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I have a sound file with a computed spectrogram from 0 to 8000 Hz (spanning about 5 octaves). The spectrogram has 128 logarithmically spaced frequency bins. How can I reduce the number of bins so that I keep an equal bandwidth in octaves? Can I average adjacent bins?

As an example, let's say I have 128 bandpass filters which are spaced equally along a log frequency axis, with center frequencies 180-7040 Hz spanning 5.3 octaves. How can I reduce this to 42 bins with equal bandwidth in octaves? Matlab or python examples are welcome.

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  • $\begingroup$ Don't you want the maximum of several bins, not the average? $\endgroup$ – endolith Oct 13 '17 at 16:15
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One possibility is use something similar to an MFCC Mel triangular filterbank with your FFT input vector, but using log spacing instead of Mel spacing for the triangular filter centers. See: http://cmusphinx.sourceforge.net/doc/sphinx4/edu/cmu/sphinx/frontend/frequencywarp/MelFrequencyFilterBank.html and https://www.mathworks.com/matlabcentral/answers/195651-creating-mel-triangular-filters-function, and modify the triangle frequencies as needed.

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  • $\begingroup$ So you're saying instead of averaging I should just filter the sound with the triangular filterbank? I suppose this is just a convolution of the two vectors, right? $\endgroup$ – wiggalicious Feb 14 '17 at 9:29
  • $\begingroup$ Does filtering really reduce the number of bins? $\endgroup$ – wiggalicious Feb 14 '17 at 10:34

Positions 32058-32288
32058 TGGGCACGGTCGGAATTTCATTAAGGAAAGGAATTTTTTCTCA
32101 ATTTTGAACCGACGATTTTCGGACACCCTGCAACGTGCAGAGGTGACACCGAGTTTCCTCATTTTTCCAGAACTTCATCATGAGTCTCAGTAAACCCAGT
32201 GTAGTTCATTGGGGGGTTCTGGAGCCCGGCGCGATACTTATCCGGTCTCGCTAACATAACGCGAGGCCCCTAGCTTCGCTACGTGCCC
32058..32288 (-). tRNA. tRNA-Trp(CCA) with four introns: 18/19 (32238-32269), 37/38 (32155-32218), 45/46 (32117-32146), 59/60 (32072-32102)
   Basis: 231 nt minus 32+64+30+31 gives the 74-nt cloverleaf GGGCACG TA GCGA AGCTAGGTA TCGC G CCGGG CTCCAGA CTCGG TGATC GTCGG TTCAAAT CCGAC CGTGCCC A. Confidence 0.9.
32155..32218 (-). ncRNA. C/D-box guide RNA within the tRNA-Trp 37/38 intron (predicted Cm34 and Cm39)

• $\begingroup$ Don't filter in the time domain. Just multiply by each triangle in your bank in the frequency domain. Use as few triangles as you need for result elements. $\endgroup$ – hotpaw2 Feb 15 '17 at 4:33
  • $\begingroup$ I suppose this is the easiest approach, thanks. I'll try it out and let you know how it went. $\endgroup$ – wiggalicious Feb 15 '17 at 13:24
  • $\begingroup$ Note that Sinc interpolation in the frequency domain will work for those portions of the log spectrum needed that are closer together than the FFT bins from which you will be interpolating. $\endgroup$ – hotpaw2 Feb 15 '17 at 13:46
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I suggest you perform an interpolation of the spectrum in the linear domain, according to the code below:

from scipy import interpolate

f_lin = np.arange(180, 7040) # the range of test frequencies
# a function that we use to test the interpolation
H_lin_func = lambda f: np.sin(2*np.pi*0.001*f) * np.cos(2*np.pi*0.00011*f)


# Frequencies of the measured samples
input_samples = np.logspace(np.log10(180), np.log10(7040), 128)

# Frequencies where we want to interpolate to
output_samples = np.logspace(np.log10(180), np.log10(7040), 42)

# "measure" the function at the 128 known points
H_at_input_samples = H_lin_func(input_samples)

# Interpolate to the 42 points